Mental health can be a confusing concept to many of us. So much talk, so little understanding. There are different ways of looking at it, but according to the World Health Organisation, mental health is:
A state of well-being in which every individual realises his or her own potential, can cope with the normal stresses of life, can work productively and fruitfully, and is able to make a contribution to her or his community.
So the goal with mental health is to be mentally healthy! Duh!! But so often the focus of a person with anxiety like me can be rooted in the issues rather than solutions. Of conditions, rather than the decisions that can lift us out of a funk. And that leads to a very vicious cycle.
Seeing the way out was a big challenge for me when I first started seeking help for anxiety: I would constantly focus on all the negative things that were bothering me. Ok I was becoming aware of what was triggering me, but that only took me so far. I realised I needed to start focusing on what I could do about improving my mental health, rather obsess over what’s holding me back. I needed to change my story from “I can’t cope with stress” to: “I have the tools to cope with any stress that pops up in life”. After all, worrying doesn’t solve tomorrow’s problems, it just spoils today’s peace!
What’s the fuss?
But why focus on mental health? Well the WHO says it all. Being mentally well, is an enabler for us to live a great life full of meaning, contribution and connection. Being mentally unwell on the other hand holds us back from living to our true potential.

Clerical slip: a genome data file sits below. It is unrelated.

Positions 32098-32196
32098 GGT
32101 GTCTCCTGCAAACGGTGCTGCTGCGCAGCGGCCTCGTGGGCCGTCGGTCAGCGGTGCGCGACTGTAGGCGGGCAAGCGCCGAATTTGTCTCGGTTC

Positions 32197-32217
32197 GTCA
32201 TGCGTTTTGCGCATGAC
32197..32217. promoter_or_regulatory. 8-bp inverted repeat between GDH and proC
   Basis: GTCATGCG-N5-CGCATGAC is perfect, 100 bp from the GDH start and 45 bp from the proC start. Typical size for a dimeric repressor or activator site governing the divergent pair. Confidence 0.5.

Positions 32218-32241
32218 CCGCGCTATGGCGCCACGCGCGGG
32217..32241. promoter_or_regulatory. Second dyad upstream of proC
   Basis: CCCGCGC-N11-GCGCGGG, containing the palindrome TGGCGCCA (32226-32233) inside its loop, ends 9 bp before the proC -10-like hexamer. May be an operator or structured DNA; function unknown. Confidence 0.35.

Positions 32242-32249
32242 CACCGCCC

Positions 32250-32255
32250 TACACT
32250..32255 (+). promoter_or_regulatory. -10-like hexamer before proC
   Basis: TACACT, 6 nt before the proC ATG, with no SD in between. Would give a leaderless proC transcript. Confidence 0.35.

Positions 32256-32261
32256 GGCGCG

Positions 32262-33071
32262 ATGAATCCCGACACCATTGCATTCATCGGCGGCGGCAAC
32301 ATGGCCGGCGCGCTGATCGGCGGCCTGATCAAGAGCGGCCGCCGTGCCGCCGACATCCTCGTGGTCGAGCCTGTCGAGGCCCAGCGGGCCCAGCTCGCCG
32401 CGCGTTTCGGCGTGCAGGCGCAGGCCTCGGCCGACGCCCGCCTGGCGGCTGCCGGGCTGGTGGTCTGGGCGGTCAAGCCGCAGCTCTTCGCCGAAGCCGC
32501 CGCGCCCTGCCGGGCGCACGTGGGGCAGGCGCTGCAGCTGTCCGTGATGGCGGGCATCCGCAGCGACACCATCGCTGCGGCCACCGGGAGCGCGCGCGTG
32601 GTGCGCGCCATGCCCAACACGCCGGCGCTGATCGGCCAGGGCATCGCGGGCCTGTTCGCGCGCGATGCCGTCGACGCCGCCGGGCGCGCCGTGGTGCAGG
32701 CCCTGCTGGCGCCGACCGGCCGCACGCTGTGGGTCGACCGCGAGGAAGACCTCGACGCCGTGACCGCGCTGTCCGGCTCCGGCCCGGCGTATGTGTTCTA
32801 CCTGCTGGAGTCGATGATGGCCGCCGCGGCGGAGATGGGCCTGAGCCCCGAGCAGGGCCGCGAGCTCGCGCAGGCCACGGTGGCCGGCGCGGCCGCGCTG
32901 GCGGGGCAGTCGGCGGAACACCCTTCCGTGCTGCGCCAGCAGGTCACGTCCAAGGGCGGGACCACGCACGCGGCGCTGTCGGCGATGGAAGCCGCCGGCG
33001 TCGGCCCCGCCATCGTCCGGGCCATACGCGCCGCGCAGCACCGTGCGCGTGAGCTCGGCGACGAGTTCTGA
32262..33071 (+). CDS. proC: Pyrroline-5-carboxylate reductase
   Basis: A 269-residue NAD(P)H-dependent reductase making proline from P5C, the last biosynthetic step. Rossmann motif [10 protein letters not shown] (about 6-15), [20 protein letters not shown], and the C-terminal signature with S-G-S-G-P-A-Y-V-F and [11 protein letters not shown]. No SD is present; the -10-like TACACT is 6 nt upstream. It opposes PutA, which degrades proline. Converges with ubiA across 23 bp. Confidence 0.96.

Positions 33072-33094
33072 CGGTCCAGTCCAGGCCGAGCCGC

Sadly, too many men in my life struggle with mental health challenges. But even sadder is that we men don’t really like talking about it!! However the stats are sobering: 3 million Australians are currently experiencing anxiety or depression. And tragically 8 people take their own lives every day. That’s 8 too many if you ask me.
Be the change
How can we change this? Organisations like Beyondblue can help. Their mission is to help people with anxiety, depression and suicide ideation work through their problems so that they too can have a fulfilling life (and be full of life). They also work to reduce the stigma around these topics. So that people can break down the walls of silence and join the conversation about positive mental health. I stand with them on this, and they have inspired me to share my story, so that I may spread the message to help even one person turn their life around when they thought they had no way out.
How Can You help?
To support their work, I’ve created a campaign to raise money for this wonderful organisation. In return I will be doing an epic stair climb on my 30th birthday! My calves will be sore from it, but this physical discomfort is trivial compared to the mental suffering that too many people needlessly endure.
Remember, you have the power to change your story!
Matt and Nat